Exploiting knowledge for project value

Free copy of project management research for Computer Weekly readers

You are called to a meeting to introduce the new vice-president of performance Excellence. You unobtrusively scan your Blackberry and your mind reflects on the day's tasks waiting in the project office. In the background you hear the mantra, "our projects have to deliver business value" repeated several times. You don't disagree. You've thought so for years. But the company doesn't make it easy... no company does.

It's tough leading IT projects. When we surveyed the state of project management in the UK back in 2003-2004 for Computer Weekly, project managers told us that all aspects of their jobs were getting harder. High complexity, much uncertainty, rapid pace of change, and plenty of politics were some of the reasons. The requirement to deliver business value was becoming more intense.

Since then, at least in the rhetoric, the focus on value has become the norm.

So how are we doing? Our own surveys, both in the UK with Computer Weekly, and in the US through the Project Management Institute, have indicated that many project managers have been doing better and better at delivering on time and on budget. Even the famously pessimistic Standish Group has seen evidence of improvement. But what about delivering business value?


Free copy of project management research for Computer Weekly readers

We are inviting you to participate in our project management research by completing a short 10-15 minute survey. In return, we will send you a personal copy of the preliminary report. To fill out the survey please click here.


Currently, there is very little solid evidence. This is partly because it is a tricky target to measure.

Ask business leaders and either they say, "I don't know what I want, but I'll know it when I see it," or they will take a clear-cut view that uses their corporation's capital investment regime of fixed term pay-back periods with a defined ROI.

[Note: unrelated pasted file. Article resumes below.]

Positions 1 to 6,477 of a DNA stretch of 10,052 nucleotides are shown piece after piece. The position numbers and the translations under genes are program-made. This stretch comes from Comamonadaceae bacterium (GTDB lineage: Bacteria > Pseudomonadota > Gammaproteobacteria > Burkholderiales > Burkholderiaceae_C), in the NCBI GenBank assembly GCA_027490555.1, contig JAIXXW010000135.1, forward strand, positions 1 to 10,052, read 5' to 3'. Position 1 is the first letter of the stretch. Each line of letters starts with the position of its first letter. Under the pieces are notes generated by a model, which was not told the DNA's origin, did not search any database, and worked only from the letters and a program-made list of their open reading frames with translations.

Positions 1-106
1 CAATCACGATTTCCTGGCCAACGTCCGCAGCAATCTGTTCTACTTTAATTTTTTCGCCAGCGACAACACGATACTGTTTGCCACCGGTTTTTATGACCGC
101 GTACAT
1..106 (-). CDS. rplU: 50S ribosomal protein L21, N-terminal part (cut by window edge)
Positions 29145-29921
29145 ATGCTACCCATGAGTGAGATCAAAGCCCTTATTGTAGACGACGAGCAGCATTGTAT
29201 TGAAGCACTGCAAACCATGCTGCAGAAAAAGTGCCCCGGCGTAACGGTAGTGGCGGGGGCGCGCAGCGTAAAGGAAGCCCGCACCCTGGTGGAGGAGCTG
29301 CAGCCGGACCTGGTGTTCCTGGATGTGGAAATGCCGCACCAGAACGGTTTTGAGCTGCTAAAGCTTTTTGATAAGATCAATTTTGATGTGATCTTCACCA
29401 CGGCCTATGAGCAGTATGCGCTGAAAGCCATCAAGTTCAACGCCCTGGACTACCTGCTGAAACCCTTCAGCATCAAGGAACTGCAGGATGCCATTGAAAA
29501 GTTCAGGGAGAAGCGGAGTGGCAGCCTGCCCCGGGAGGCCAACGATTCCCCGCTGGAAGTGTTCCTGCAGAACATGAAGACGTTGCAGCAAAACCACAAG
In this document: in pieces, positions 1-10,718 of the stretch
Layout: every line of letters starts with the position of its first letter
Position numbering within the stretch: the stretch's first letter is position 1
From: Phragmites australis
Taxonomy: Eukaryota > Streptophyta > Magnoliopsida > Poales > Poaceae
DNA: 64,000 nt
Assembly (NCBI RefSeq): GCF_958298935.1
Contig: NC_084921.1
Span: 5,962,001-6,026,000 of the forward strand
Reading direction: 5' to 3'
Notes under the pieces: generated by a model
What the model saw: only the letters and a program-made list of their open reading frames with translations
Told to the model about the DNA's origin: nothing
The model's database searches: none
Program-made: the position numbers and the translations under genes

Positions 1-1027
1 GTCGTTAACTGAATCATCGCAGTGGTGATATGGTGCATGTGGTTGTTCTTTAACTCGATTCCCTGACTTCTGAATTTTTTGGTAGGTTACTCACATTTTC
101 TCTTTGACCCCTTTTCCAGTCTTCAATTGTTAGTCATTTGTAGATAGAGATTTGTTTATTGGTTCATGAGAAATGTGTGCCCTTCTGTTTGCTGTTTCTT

The trouble is that when you review almost any important project you realise that it was subject to many changes that largely invalidated the project charter and that the business case was never updated.

That said, a project that delivers ROI, even if it does not do so precisely according to the plan, still delivers value. This is an outcome that can be measured and should be celebrated. But how is it achieved?

We believe that IT-enabled business projects are knowledge-intensive and that creation and deployment of knowledge is important and usually under-managed. Project management guidelines rarely describe how to develop shared understanding between technologists and business people about the process, skill and structural changes needed to deliver value. Keeping this shared understanding current throughout the many external and internal changes to a project is not well understood.

Then there are the knowledge practices by which technologists, consultants and the business side integrate their different areas of expertise to develop solutions which deliver business value. This is a learning process and needs to be managed accordingly.

The hunch that we are pursuing in our research is that there are important links between the management and exploitation of knowledge in projects and the achievement of business value.

To make your contribution to this research you can share your experience in a short 10 - 15 minute survey. In return, we will send you a personal copy of our preliminary report.

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